The UIDAI has taken two successive governments in India and the entire world for a ride. It identifies nothing. It is not unique. The entire UID data has never been verified and audited. The UID cannot be used for governance, financial databases or anything. It’s use is the biggest threat to national security since independence. – Anupam Saraph 2018

When I opposed Aadhaar in 2010 , I was called a BJP stooge. In 2016 I am still opposing Aadhaar for the same reasons and I am told I am a Congress die hard. No one wants to see why I oppose Aadhaar as it is too difficult. Plus Aadhaar is FREE so why not get one ? Ram Krishnaswamy

First they ignore you, then they laugh at you, then they fight you, then you win.-Mahatma Gandhi

In matters of conscience, the law of the majority has no place.Mahatma Gandhi

“The invasion of privacy is of no consequence because privacy is not a fundamental right and has no meaning under Article 21. The right to privacy is not a guaranteed under the constitution, because privacy is not a fundamental right.” Article 21 of the Indian constitution refers to the right to life and liberty -Attorney General Mukul Rohatgi

“There is merit in the complaints. You are unwittingly allowing snooping, harassment and commercial exploitation. The information about an individual obtained by the UIDAI while issuing an Aadhaar card shall not be used for any other purpose, save as above, except as may be directed by a court for the purpose of criminal investigation.”-A three judge bench headed by Justice J Chelameswar said in an interim order.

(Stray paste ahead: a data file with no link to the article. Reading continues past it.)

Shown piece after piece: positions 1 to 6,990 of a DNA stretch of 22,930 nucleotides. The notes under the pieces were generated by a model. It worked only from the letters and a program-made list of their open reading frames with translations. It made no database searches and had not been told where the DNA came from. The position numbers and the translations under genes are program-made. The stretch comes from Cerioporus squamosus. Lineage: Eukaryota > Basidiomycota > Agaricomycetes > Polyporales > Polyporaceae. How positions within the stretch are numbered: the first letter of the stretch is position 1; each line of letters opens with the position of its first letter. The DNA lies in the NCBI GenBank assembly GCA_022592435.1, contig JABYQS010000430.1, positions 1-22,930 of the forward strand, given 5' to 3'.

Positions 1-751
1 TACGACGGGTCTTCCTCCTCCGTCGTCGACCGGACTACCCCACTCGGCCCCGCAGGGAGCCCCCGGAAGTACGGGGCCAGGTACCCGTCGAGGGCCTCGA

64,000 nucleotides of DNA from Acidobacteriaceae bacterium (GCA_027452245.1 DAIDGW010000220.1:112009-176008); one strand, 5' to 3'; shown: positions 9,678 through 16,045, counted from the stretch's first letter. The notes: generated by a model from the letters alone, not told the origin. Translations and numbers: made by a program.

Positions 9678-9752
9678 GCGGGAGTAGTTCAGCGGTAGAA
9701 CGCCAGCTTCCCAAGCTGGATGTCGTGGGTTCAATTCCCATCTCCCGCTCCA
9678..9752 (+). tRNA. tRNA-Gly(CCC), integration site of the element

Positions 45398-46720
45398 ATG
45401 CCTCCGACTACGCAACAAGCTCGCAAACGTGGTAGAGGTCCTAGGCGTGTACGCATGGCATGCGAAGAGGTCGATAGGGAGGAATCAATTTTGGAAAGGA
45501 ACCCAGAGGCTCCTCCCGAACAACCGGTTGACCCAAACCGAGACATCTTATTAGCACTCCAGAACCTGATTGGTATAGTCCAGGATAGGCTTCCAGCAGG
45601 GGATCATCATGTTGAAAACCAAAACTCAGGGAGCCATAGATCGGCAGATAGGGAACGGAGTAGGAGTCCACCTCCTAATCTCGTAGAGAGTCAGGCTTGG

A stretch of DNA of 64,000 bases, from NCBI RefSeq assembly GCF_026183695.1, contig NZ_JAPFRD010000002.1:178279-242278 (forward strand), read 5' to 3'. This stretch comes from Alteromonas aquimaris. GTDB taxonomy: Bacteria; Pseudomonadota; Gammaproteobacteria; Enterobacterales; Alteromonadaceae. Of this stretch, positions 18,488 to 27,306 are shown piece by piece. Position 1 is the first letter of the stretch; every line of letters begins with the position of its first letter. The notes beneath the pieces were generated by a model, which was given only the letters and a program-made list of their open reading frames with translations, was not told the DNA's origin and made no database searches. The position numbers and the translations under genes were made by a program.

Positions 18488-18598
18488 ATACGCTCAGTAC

Legal scholarUsha Ramanathandescribes UID as an inverse of sunshine laws like the Right to Information. While the RTI makes the state transparent to the citizen, the UID does the inverse: it makes the citizen transparent to the state, she says.

Good idea gone bad
I have written earlier that UID/Aadhaar was a poorly designed, unreliable and expensive solution to the really good idea of providing national identification for over a billion Indians. My petition contends that UID in its current form violates the right to privacy of a citizen, guaranteed under Article 21 of the Constitution. This is because sensitive biometric and demographic information of citizens are with enrolment agencies, registrars and sub-registrars who have no legal liability for any misuse of this data. This petition has opened up the larger discussion on privacy rights for Indians. The current Article 21 interpretation by the Supreme Court was done decades ago, before the advent of internet and today’s technology and all the new privacy challenges that have arisen as a consequence.Rajeev Chandrasekhar, MP Rajya Sabha